Republicans made major gains in the November elections, but they have yet to win the hearts and minds of the American people, according to a new Washington Post-ABC News poll.
The midterm elections — in which Republicans gained 63 seats to take control of the House of Representatives and added six seats to their Senate minority — were widely seen as a rebuke to President Barack Obama. Still, the public now trusts Obama marginally more than congressional Republicans to deal with the country's main problems in the coming years, 43 to 38 percent.
The poll suggests the election results may have been a vote against the status quo, but it was not a broad mandate for Republicans and their agenda. The survey also underscores the degree to which Americans are conflicted about who they think is setting the agenda in Washington.
The president's narrow advantage is a striking contrast to the public's mood at this time in 1994 and 2006, the last two midterms where one or both chambers of Congress changed hands.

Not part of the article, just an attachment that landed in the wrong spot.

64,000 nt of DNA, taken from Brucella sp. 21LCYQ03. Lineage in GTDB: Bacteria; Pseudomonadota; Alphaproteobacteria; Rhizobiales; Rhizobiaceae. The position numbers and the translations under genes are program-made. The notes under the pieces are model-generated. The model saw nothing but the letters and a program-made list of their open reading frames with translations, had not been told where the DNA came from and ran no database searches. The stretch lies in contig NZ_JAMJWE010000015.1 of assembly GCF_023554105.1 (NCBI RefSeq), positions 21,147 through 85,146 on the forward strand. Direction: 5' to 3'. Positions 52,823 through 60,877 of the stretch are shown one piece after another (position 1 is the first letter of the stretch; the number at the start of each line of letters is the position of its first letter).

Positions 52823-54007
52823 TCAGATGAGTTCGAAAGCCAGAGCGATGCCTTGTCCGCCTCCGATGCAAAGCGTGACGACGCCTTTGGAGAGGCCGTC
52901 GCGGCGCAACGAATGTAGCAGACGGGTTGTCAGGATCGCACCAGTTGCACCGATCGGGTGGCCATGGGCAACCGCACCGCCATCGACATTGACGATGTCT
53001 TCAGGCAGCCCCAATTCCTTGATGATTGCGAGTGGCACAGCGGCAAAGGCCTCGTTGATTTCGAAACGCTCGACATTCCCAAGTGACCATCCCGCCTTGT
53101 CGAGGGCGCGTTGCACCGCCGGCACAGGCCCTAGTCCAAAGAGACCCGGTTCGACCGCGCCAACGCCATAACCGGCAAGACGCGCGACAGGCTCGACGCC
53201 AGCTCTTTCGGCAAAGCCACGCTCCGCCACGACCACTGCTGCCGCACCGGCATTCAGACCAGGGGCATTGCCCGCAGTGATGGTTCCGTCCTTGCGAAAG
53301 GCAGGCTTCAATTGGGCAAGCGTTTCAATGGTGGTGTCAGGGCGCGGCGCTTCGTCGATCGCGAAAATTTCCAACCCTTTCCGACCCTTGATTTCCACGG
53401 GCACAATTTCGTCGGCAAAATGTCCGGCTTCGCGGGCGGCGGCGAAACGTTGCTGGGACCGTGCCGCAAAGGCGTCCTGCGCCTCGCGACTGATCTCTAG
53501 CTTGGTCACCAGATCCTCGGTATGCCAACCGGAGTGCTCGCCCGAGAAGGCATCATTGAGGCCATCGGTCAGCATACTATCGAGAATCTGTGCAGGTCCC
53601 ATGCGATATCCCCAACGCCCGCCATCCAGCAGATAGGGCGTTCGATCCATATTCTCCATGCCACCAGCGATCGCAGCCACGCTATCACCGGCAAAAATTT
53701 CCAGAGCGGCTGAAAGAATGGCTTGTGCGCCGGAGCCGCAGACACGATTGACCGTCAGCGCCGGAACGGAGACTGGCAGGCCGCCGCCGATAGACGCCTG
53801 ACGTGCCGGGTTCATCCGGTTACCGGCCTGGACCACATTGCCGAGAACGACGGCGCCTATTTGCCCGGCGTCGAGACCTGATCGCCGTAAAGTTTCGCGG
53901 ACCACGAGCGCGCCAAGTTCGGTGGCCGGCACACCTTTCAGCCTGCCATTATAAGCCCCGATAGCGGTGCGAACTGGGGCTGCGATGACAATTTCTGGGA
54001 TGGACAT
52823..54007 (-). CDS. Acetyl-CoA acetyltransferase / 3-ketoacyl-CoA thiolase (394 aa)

After Democrats won back the House and Senate four years ago, they had a large, double-digit lead over President George W. Bush when it came to big issues. Similarly, after the GOP's 1994 landslide, people expressed far more confidence in congressional Republicans than they did in President Bill Clinton.
In the new poll, just 41 percent of those polled say the GOP takeover of the House is a "good thing." About 27 percent say it is a "bad thing," and 30 percent say it won't make any difference. Most continue to say the Republicans in Congress are not doing enough to compromise with Obama on important issues.
At this time in 1994, six in 10 Americans said the GOP had taken a stronger leadership role in Washington while just one in four said Clinton was firmly in charge. In the new poll, Americans are about evenly split between Obama and the Republicans in Congress on this question.
The public is also divided down the middle when it comes to the top issue: About 45 percent say they trust the GOP when it comes to the economy; 44 percent side with Obama. In the wake of the 1994 election, Republicans held a sizable, 23-point advantage over Clinton on the economy. The new poll has also even splits between Obama and the GOP on taxes and dealing with the threat of terrorism.
That may be grounds for the kind of negotiations that resulted in the compromise over taxes and unemployment compensation now making its way through the lame-duck session of Congress.